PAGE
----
Chapter 3 of Harry Potter and the Philosopher’s Stone is where stuff starts getting good–and by good, I mean, magical!
This chapter starts us off with yet another thing that’s mentioned offhandedly–yet underscores exactly how badly the Dursleys treat Harry. Which is to say, they keep him in the cupboard until the summer. One has to wonder whether Harry was allowed out to go to school at all. It isn’t stated. And I wouldn’t put it past the Dursleys to just leave him in there. One also presumes Harry snuck out out periodically for food, and just thinking about it cracks my heart for the poor kid.
I’m honestly a little surprised that Aunt Petunia would go to the trouble to actually dye some of Dudley’s old clothes for Harry–which is after all an expenditure of effort on his behalf, which doesn’t seem like her. But on the other hand, I suppose that that would be less bothersome to her than actually paying for a new uniform, so.
Fortunately, things are about to look up.
The arrival of the first letter from Hogwarts is enticingly mysterious, and I love the description of the parchment and the emerald-green ink. The letter as a physical object, all by itself, is therefore far outside the norm of what Harry’s used to, and a lovely little hint that we’re only getting started here. It’s particularly telling how the Dursleys know what’s going on, too, given how Vernon and Petunia both react to the coming of the first letter.
Dudley’s second bedroom is another very telling description of how repulsive the little brat is–with all the broken things he doesn’t take care of abandoned to be stored in there, far more things than the Dursleys will ever be bothered to give to Harry. It’s noteworthy as well that the books in the room are described as the only things that look like they’ve never been touched, which leads one to wonder whether Vernon and Petunia tried to buy books for their kid, whether they’re his schoolbooks, or what. Dudley certainly is never described as the sort who’d want to crack open a book on his own recognizance.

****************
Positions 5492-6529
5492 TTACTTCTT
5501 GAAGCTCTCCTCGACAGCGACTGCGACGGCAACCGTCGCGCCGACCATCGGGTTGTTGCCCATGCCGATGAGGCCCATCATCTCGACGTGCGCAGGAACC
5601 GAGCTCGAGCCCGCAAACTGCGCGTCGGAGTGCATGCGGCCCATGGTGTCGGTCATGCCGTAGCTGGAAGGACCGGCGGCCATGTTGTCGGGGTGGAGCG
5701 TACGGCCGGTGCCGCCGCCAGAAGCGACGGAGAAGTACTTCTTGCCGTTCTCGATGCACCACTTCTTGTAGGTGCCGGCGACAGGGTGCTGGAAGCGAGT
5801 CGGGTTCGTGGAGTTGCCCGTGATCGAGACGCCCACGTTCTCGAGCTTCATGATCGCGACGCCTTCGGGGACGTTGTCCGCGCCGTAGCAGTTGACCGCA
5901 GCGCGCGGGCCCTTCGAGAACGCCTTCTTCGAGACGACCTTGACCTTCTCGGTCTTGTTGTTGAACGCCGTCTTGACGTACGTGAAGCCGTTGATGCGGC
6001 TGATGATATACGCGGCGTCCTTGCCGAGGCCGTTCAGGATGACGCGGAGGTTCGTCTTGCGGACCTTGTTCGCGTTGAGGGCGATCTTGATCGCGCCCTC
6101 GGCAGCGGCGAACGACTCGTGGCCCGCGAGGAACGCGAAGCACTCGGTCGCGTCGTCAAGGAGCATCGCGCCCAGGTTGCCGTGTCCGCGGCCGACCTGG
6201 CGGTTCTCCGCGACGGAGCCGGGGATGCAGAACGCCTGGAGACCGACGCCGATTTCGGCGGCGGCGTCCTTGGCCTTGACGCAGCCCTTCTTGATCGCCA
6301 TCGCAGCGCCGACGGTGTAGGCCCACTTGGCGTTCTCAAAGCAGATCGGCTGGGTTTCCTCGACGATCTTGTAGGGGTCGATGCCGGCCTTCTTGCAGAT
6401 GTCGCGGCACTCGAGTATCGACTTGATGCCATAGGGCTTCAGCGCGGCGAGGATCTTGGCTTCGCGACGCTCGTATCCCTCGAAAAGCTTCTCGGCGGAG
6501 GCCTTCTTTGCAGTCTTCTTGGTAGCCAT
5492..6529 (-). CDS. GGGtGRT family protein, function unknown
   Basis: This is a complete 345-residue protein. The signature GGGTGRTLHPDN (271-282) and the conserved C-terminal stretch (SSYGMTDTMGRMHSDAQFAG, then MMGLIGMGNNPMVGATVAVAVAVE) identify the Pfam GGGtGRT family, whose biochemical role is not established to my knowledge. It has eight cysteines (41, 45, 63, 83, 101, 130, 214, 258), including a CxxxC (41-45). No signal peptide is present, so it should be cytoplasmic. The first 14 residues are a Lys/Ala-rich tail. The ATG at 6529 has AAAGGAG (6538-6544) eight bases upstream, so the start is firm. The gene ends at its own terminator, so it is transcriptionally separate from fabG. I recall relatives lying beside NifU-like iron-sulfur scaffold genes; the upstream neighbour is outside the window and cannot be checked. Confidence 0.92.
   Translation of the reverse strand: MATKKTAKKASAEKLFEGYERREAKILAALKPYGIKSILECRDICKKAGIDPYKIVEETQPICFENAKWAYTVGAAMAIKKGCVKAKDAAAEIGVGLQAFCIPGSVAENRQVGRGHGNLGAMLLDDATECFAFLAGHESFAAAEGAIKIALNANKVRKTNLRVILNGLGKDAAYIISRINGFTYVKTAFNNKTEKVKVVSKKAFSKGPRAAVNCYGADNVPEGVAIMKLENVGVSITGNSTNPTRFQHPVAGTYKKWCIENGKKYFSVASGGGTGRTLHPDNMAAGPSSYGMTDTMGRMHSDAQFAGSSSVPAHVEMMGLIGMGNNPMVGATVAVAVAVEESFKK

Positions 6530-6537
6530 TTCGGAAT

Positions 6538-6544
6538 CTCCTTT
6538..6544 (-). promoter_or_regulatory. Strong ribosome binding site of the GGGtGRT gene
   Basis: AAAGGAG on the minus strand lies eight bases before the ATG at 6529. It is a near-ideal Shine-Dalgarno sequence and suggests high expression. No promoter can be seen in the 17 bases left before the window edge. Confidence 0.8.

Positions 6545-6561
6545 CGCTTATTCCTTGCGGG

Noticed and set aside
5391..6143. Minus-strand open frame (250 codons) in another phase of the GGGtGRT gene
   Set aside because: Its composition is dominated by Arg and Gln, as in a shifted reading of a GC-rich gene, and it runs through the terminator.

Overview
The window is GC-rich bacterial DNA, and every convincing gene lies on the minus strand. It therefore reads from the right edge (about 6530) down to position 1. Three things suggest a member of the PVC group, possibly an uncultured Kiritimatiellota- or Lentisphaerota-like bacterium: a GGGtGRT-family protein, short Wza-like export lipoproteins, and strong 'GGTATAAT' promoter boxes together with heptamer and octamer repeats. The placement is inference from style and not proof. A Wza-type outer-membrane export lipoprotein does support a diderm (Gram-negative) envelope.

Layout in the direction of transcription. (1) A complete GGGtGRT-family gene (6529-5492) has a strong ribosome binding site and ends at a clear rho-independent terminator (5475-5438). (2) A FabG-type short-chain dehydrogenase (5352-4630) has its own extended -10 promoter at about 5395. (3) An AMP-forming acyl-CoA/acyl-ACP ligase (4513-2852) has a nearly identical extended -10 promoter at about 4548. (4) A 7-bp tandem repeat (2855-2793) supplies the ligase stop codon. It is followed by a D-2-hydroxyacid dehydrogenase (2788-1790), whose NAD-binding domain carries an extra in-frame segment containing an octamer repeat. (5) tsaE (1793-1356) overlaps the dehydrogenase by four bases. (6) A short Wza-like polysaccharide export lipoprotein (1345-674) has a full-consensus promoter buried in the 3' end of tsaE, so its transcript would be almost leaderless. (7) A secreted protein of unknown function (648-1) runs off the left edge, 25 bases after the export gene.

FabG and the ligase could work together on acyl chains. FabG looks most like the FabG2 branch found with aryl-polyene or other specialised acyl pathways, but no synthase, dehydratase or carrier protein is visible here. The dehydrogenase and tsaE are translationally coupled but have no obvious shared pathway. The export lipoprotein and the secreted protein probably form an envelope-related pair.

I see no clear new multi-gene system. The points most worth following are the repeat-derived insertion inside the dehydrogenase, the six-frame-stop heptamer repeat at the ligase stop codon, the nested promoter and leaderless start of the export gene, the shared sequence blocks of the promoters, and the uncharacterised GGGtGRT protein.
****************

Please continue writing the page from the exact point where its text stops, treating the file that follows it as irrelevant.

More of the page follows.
And it’s only with the threat of the wizarding world about to discover them that they allow Harry to sleep in that room at all, rather than leaving him in the cupboard, for that matter. Just in case you’ve forgotten that the parents are as repulsive as the child.
It’s this threat, too, that drives Vernon to stay home from work two days in a row to nail up the letterbox AND to seal the doors, all in the name of trying to keep the letters from reaching Harry. And then he whisks them all off to try to evade the letters entirely–which of course does not work.
We’re not told whether Vernon got into any trouble with his job with this going on, or if he called in sick or claimed to have a family emergency or what. One does really rather hope he got chewed out by his boss later on.
I’ve just recently re-watched the first movie, and one of the things that gets glossed over in the film is how the letters escalate in frequency and number, and how they keep changing addresses as well as Harry’s location changes. Plus, the way the letters arrive gets increasingly weird. I adore the description of some of them showing up in the eggs:
Twenty-four letters to Harry found their way into the house, rolled up and hidden inside each of the two dozen eggs that their very confused milkman had handed Aunt Petunia through the living-room window.
That sentence all by itself is a small gem of detail about how Rowling’s world works.
And, of course, Vernon whisks the family off on the desperate and unsuccessful quest to avoid the letters, while Dudley whines, a storm rages–and Harry realizes it’s his eleventh birthday.
Buck up, kid. You’re about to get one hell of a birthday present!
Two Countries Separated by a Common Language
In this chapter as in the previous, some of the words used for Dudley’s belongings are different: “cine-camera” in the UK edition, “video camera” in the US; “remote-control aeroplane” in the UK edition and “remote control airplane” in the US.
In the same first paragraph where the toys are mentioned, the phrase “first time out on his racing bike” appears in the UK edition. The word “out” is inexplicably removed in the US version.
Dudley and his friends engage in “Harry-hunting” in the UK edition, and “Harry Hunting” in the US.